A compromise struck in the state Senate bringing in Sunday hunting, but limiting the number of Sundays hunters can go afield just might have found the right middle, no-tilled ground to win over most of those who have heretofore been against such shooting on the Sabbath.

Hunting of crows, coyotes and foxes is currently permitted in Penn’s Woods.

Most of those quoted here in the months since the latest drive for Sunday hunting have been for lifting the ban. The legislature holds the key and must take action to lift the Sunday ban, so the Pennsylvania Game Commission can activate it, which the PGC says it would do.

The measure passed by the Senate would allow residents to hunt one Sunday during rifle season, one Sunday during the archery season, and another to be determined.

Such a deal may have been the only way Sunday hunting stood a chance to get through the Senate and now perhaps the House too.

The amendment to the original Senate Bill 147 by Sen. Dan Laughlin, R-Erie, triggered a 36-14 approval and makes its way to the House Game and Fisheries Committee.

Local senator Doug Mastriano voted “yes.”

As for the revised SB147 having smooth sailing to the Governor’s desk, wait one corn-pickin’ second.

The Pennsylvania Farm Bureau, which opposes any advance in Sunday hunting, is not on board. One of its stipulations is unattainable, if not unreasonable, in my opinion.

The Farm Bureau wants the bill to require a hunter to have written permission from property owners to hunt on their land on a given Sunday.

Which begs the questions…

Does the permission document have to include a roster of all those hunting?

Why isn’t verbal permission enough?

Is this amendment designed as much to discourage Sunday hunters, as it is to protect landowners who most often already know who hunts on their property?

Is it an enforceable document? Are landowners willing to police it?

The hunting community isn’t down with the amended bill either.

While it’s encouraged by the increased opportunity for more hunters, the Pennsylvania Federation of Sportsmen and Conservationists (PFSC) finds the latest rendition of a Sunday hunting bill to be “disappointing.”

PFSC Executive Director Harold Daub says a lot of folks have given up hunting because they don’t have enough time in the week. I think that starting the rifle season for deer starting this fall is a key added opportunity.

Leaders in the House have apparently told Senator Laughlin they intend to move legislation when representatives are back in session this fall. So, like hunting with crossbows and with rifle for deer on a first Saturday, Sunday hunting is coming.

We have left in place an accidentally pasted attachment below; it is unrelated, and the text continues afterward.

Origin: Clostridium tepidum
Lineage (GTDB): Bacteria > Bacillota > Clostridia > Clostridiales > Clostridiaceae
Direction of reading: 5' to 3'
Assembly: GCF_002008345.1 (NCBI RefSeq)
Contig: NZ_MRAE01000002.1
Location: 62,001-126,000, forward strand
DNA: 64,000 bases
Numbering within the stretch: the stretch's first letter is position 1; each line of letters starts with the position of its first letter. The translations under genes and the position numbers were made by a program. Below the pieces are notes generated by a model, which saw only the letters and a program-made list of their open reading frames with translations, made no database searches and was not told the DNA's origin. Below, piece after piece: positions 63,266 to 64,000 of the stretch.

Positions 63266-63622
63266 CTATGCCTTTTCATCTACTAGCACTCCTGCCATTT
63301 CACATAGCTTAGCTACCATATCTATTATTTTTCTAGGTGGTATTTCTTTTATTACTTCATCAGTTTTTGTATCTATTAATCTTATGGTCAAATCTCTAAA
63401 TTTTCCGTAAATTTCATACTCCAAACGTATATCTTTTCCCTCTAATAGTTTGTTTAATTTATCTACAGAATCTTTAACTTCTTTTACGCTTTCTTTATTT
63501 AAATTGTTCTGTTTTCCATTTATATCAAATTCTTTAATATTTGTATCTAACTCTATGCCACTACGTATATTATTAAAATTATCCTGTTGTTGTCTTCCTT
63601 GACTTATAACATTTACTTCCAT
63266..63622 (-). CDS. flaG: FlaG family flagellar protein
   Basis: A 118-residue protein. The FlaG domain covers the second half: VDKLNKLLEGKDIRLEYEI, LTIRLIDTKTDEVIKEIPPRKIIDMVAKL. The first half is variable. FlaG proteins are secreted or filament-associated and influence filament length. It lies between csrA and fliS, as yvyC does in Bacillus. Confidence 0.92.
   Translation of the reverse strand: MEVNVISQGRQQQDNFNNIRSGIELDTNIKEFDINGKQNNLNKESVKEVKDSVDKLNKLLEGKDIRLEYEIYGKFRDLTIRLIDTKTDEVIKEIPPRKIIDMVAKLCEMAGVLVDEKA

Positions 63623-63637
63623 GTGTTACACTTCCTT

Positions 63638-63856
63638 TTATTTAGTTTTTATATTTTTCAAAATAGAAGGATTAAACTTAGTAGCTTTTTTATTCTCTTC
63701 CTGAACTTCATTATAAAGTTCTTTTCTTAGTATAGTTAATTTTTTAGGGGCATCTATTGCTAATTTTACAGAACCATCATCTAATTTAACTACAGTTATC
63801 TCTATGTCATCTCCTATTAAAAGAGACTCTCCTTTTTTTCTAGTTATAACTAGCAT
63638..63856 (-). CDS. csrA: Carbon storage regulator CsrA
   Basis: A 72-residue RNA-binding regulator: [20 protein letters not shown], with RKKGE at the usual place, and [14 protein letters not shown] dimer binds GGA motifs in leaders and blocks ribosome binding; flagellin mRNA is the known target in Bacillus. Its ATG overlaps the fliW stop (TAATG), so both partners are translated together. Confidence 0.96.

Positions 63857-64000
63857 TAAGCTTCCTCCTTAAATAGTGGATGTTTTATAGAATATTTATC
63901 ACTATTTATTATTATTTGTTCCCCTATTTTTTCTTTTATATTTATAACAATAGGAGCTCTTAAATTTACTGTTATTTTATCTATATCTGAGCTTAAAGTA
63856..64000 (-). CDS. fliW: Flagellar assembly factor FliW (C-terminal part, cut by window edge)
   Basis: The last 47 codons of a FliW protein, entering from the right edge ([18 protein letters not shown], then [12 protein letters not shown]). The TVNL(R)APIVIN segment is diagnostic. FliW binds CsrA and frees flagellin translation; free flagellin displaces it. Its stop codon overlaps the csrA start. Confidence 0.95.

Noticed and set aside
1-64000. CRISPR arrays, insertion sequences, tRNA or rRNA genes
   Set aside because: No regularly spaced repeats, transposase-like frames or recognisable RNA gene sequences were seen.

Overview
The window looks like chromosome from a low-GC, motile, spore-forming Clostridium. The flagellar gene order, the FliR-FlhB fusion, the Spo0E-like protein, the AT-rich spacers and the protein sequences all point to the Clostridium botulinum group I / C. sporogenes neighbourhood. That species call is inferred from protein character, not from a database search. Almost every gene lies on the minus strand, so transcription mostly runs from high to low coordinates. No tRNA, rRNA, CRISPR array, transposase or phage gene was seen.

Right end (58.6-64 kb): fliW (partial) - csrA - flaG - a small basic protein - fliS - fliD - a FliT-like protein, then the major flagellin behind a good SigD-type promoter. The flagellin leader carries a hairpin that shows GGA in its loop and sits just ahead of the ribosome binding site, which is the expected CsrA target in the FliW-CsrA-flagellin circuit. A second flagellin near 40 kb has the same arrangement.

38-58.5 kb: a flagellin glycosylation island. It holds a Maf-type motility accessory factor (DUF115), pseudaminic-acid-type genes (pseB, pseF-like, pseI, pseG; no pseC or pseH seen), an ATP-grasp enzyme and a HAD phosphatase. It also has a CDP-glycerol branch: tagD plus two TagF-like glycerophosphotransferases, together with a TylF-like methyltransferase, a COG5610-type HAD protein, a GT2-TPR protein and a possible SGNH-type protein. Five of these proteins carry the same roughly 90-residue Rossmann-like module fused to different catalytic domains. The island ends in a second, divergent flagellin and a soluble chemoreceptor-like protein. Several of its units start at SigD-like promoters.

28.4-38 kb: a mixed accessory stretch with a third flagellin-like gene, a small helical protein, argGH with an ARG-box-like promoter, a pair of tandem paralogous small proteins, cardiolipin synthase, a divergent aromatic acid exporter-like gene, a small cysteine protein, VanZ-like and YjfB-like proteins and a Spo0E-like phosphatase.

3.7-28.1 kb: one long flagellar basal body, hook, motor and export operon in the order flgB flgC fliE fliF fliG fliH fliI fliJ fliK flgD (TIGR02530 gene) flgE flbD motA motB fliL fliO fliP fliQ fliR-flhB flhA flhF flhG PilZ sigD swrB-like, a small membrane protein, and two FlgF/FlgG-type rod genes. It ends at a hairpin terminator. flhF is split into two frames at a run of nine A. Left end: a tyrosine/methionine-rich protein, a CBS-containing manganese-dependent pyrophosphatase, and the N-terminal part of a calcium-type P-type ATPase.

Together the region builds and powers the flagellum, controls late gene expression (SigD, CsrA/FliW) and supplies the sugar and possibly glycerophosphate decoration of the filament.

The final format is still up in the air. So are the prospects that any group will completely happy.

Daub says the PFSC isn’t happy that the Farm Bureau is involved in hunting matters and that it is the only organization at the negotiating table.

Stay tuned!!!

AGAIN, DOE DAY

Several readers appreciated the heads-up last week about the coming first-day for antlerless deer applications in Pennsylvania. You are welcome.

Welcome again. Monday is the day!

Pennsylvania hunters are given preference when applying for antlerless licenses, when the period begins, July 8. Nonresidents can get in on it July 15.

Wildlife Management Unit 5A, which includes the great majority of Adams County, has an antlerless permit allocation of 22,000, so enough will go around for the first round.

The deadline to apply for elk licenses is July 31. There will be three opportunities to hunt elk: the traditional, general season in November; an archery season in September; and a January season for antlerless elk.

A separate, nonrefundable $11.90 application will be required for each.

BIG-TIME BAN ON

FEEDING BIG GAME?

Considering the rising tide (great term for Gettysburg this week) of Chronic Wasting Disease (CWD), there is talk of a statewide ban on feeding big game.

Such feeding is already outlawed for black bears, and for deer in CWD management areas.

I can get behind such a ban, since congregating whitetails create crossroads for the deadly CWD. In some cases, feeding the wild encourages human interaction which can be damaging to property, people and the critters.

What say you?

If you’d like to comment on the possibility of a statewide ban on feeding big game animals, email me at the Times.

Send your wild thoughts and photos to bjsmall@comcast.net. Follow on Twitter at Arrows2010.

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